And it’s funny how, as I’ve allowed this particular thread
to lead me hither and thither, I’m increasingly struck by the sense that this
brave new world perhaps isn’t all that it’s cracked up to be.
Now, I’ll be the first to admit that I embrace my inner “grumpy
old man” a little to easily, but bear with me.
Well being or being well?
As someone who works in learning, I’m very aware of our
propensity, as learning professionals, to be taken in by the latest “shiny”
thing, and I think it’s fair to say that wellbeing, mental health awareness,
mindfulness and resiliance training are the sparkly new kids on the block…
And whilst I’m unconvinced by the claimed benefits of these “interventions”(which, by the way, is something only the UN should do) there’s a serious question to be asked about why, it would seem, people are so unhappy? According to the Trading Economics website, the average weekly hours worked in the UK are 32 – so we aren’t working ourselves into an early grave – and whilst we’re being sombre, the suicide rate is at its lowest for 30 years according to the Samaritans.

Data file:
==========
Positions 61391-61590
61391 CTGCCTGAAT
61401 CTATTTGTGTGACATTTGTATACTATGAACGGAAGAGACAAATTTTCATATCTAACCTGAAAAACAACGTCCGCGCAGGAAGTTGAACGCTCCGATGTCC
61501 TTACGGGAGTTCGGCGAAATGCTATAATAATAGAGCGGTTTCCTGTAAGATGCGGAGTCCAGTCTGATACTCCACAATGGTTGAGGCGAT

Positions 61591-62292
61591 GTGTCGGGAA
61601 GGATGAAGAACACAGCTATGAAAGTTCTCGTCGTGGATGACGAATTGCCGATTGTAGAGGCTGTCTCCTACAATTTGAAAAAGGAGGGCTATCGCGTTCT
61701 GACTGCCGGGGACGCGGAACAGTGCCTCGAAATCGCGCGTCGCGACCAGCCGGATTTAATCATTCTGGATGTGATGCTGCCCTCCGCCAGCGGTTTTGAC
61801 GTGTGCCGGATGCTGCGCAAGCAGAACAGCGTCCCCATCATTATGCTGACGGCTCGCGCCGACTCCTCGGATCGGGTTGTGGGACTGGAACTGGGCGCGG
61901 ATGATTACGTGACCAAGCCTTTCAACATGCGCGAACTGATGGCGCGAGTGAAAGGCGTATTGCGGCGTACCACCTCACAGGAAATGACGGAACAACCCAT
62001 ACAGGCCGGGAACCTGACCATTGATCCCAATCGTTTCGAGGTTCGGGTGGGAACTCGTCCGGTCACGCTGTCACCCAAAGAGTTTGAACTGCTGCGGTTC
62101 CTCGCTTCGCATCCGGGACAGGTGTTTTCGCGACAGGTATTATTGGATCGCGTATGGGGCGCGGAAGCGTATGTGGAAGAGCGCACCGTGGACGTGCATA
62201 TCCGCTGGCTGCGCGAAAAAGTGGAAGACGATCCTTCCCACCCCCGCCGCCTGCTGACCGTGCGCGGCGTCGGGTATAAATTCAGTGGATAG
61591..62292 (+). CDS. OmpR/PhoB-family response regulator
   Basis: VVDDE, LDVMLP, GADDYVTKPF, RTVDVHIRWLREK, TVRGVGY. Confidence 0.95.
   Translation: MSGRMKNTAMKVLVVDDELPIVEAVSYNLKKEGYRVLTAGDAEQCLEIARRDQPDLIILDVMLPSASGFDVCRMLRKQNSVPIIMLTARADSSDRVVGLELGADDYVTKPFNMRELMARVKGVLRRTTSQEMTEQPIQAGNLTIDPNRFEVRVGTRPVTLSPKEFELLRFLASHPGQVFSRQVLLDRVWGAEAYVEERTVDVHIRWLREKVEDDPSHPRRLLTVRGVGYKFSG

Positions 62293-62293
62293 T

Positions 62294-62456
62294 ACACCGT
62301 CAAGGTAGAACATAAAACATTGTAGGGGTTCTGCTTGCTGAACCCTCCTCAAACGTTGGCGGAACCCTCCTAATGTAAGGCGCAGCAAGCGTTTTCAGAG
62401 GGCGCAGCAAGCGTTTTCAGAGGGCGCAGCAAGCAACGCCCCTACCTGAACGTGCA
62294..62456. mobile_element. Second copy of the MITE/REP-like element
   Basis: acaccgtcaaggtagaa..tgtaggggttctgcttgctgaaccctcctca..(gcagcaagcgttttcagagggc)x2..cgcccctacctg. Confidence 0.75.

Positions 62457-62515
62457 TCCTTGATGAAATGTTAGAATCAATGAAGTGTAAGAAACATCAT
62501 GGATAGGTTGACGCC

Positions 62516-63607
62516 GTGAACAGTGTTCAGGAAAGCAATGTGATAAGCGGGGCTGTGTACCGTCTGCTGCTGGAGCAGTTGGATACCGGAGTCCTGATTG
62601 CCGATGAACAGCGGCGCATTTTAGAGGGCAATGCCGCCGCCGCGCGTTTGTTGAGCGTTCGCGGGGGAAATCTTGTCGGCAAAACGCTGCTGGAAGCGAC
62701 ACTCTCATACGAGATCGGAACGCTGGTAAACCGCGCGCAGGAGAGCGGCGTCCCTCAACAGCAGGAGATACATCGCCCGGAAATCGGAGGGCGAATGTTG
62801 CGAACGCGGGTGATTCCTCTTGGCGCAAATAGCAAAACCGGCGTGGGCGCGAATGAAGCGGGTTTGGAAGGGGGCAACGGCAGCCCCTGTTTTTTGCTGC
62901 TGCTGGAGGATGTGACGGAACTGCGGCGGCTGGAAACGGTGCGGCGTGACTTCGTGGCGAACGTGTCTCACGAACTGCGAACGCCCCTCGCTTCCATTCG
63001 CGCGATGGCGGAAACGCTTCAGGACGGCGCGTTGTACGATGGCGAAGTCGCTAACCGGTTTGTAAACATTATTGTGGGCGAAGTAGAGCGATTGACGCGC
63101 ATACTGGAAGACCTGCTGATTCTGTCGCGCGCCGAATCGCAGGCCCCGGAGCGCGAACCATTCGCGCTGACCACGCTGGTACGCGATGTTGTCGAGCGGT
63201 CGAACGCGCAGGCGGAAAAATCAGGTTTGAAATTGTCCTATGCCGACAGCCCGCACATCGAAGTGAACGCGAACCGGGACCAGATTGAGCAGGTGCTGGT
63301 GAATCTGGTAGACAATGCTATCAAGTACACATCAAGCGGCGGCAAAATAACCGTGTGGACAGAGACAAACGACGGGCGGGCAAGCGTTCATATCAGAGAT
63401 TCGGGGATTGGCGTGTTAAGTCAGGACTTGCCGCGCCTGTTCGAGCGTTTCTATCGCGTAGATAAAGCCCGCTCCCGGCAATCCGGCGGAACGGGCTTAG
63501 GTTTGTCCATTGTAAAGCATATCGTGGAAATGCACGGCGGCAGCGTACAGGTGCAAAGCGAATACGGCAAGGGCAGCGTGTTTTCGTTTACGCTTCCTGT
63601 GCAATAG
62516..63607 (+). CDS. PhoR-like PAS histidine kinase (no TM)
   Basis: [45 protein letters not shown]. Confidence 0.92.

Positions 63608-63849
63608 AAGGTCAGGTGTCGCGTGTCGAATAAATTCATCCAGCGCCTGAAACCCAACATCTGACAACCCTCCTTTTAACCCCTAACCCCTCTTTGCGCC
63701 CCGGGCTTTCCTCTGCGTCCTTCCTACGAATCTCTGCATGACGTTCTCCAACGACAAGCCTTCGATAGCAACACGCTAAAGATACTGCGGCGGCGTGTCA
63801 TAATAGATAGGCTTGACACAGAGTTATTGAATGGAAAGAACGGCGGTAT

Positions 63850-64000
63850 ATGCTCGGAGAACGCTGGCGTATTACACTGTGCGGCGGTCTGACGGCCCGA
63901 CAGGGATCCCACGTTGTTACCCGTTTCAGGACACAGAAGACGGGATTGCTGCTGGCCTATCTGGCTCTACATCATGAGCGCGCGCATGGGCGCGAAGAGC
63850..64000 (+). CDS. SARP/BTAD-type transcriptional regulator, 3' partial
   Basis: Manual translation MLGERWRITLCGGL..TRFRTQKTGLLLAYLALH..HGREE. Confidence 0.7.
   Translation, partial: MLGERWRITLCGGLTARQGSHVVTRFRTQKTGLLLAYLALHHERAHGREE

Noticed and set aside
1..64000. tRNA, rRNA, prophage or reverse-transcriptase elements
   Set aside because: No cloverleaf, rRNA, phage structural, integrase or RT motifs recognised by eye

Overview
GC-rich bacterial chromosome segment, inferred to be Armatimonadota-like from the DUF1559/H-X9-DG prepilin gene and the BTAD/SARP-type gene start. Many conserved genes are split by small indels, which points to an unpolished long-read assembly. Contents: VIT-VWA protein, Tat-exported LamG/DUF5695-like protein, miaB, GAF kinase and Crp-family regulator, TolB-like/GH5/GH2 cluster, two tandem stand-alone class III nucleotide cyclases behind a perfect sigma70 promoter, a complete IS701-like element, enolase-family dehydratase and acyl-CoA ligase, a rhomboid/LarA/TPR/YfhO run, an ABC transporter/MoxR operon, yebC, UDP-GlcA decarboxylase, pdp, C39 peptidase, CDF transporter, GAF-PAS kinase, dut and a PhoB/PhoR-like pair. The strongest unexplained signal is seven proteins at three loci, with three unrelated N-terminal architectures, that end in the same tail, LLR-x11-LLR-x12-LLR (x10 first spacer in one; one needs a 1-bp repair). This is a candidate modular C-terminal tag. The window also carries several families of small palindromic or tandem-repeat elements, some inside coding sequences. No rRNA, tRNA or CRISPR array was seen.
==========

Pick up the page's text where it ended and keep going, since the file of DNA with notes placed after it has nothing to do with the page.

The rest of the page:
Yet, all I hear is how stressed people are, how much they
have to do and how little time they have to do it in. So, clearly, there’s a disconnect somewhere.
The key question being – where? Which made me wonder if our problem is one of quantity
The leadership demands on people transitioning into senior roles are considerable. Resilience and stakeholder management are often key to a successful transition.
Moving into Leadership
I’ve been working with a lot of professional services firms recently and have been struck by the leadership demands being made on people transitioning into very senior roles. Particularly those making partner.
The step up to partner is a huge one and the pressure people
are under is immense.
Getting to partner means you’ve been a superstar on your way
up. When you get there, however, you move from being at the top of the tree, to
being back at the bottom. Like the new kid at big school, you are now having to
fight for yourself as the buck now quite literally stops with you.